Wednesday, August 27, 2008

Watching a deceased subject as you edit

Not an easy thing to do. I absolutely had no time to grieve after Trip passed away last Thursday before I was forced to pick up the edit where I left off. I'm under a deadline to get the new/shorter/tighter version on my documentary about him: Trip to Hell and Back out to festivals that have been asking for it since it won a grand prize award at the Rhode Island Intl. Film Festival earlier this month.
Hearing and seeing the subject of my documentary in that repetitious, mind numbing fashion that only editors can understand is not easy. His face and picture play over and over again as I adjust each edit. It's not so much haunting for me. More like...I'm in prison. I am never, ever going to be finished with this thing and now more than ever I need to be.

1 comment:

  1. Stu,
    After several attempts at home and at work, I finally was able to view the trailer for Trip to Hell and Back.
    It is very powerful, to say the least . I think even more so because I knew Trip. I met Trip 31 years ago this weekend---yup, the Sunday evening before Labor Day at Roanoke College in Salem, VA. I was 19 and Trip was 26. I am not in the horse world and never traveled in those circles that Trip spent his lifetime in.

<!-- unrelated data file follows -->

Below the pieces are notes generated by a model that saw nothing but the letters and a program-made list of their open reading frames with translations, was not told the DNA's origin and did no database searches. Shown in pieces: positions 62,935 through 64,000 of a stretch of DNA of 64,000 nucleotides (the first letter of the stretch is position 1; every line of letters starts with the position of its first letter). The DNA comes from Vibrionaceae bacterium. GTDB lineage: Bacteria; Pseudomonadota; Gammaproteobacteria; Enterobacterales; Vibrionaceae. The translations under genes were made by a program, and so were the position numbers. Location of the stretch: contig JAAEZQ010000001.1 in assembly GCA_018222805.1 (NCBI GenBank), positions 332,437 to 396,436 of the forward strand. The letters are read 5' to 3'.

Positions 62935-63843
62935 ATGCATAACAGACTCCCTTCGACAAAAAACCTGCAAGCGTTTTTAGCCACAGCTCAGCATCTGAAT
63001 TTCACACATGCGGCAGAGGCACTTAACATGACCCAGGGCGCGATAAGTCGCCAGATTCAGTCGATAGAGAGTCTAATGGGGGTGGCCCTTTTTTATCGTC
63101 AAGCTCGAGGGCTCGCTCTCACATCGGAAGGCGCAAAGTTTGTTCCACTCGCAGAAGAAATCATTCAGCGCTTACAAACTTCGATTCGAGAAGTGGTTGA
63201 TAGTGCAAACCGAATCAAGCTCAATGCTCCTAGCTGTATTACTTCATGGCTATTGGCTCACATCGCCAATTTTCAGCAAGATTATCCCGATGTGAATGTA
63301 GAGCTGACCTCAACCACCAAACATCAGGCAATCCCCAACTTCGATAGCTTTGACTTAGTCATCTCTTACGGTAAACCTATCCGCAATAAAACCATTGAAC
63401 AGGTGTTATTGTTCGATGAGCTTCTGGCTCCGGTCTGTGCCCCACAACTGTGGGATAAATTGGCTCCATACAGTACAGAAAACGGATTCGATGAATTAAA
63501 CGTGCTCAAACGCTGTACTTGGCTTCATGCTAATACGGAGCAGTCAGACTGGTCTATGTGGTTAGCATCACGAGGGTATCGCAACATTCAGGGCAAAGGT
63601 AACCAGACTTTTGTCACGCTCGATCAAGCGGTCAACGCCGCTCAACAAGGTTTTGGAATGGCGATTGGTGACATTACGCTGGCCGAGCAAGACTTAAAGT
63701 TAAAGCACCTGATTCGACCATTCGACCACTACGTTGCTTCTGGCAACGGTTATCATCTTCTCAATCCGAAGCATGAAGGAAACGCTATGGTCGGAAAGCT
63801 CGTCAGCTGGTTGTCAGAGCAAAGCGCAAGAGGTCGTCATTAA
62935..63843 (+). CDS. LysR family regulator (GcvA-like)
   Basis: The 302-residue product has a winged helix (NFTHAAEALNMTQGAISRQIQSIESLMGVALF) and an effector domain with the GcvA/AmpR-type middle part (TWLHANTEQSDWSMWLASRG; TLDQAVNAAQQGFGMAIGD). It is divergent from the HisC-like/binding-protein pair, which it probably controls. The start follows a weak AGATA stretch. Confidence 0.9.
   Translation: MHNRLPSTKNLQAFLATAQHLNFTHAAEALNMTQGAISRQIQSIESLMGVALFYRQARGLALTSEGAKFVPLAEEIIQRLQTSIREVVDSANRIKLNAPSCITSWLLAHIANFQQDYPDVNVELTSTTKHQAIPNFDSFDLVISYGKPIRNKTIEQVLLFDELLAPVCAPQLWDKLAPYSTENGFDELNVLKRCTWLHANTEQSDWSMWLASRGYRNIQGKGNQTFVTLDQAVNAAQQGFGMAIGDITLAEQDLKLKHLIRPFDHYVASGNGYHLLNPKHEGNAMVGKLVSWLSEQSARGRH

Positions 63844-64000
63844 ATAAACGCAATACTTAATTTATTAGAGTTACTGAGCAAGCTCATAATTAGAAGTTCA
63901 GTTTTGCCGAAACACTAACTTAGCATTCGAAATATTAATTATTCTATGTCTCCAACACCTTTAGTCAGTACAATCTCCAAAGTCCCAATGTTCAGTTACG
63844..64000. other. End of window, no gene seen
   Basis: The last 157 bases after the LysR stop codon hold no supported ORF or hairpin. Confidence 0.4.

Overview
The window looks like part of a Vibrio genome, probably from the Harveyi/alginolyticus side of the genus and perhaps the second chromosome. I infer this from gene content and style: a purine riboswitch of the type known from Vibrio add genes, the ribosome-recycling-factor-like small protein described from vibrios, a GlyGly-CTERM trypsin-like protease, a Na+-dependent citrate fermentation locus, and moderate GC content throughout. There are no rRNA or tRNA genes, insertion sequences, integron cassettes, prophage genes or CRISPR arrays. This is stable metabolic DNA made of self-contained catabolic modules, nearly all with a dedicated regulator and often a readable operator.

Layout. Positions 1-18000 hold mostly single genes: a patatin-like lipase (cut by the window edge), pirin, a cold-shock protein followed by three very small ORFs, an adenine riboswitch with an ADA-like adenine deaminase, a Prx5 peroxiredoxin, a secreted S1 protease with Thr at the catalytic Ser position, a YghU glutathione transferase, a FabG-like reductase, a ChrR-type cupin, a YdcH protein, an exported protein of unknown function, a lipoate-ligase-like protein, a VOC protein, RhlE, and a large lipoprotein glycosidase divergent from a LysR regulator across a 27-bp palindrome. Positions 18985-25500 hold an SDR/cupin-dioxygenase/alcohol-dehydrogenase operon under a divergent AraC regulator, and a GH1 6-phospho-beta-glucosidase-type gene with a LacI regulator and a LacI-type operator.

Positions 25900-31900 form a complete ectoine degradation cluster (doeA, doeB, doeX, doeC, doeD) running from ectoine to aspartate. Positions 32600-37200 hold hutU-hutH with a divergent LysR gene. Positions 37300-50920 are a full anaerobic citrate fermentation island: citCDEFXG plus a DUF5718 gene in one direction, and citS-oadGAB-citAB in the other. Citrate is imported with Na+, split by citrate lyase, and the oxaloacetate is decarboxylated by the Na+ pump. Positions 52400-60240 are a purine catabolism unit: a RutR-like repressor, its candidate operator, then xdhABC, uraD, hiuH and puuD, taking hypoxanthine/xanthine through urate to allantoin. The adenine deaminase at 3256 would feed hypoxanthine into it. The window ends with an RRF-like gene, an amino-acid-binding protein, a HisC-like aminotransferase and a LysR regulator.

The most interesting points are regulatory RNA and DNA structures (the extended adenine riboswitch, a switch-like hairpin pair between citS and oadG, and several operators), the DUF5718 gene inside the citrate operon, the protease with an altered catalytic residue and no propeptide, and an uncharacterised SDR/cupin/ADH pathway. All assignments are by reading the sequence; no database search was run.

I have been more distraught than I could ever imagine upon hearing of his death. We emailed and Aimed for years.
    I read your last entry on your blog about editing your piece, the pressure for time and the difficult task having to view images of Trip. Do know, that this too will pass. I was relieved that Trip escaped the ridicule of people. The timing of his death leaves him out of the gossip loop,so to speak.
    I hope that you will be able to step aside from the pressure of your work, take a deep breathe and know that your piece will be a success. I am glad you got to know my friend Trip and I am so pleased by all the comments on his blog and other places, that he was so loved.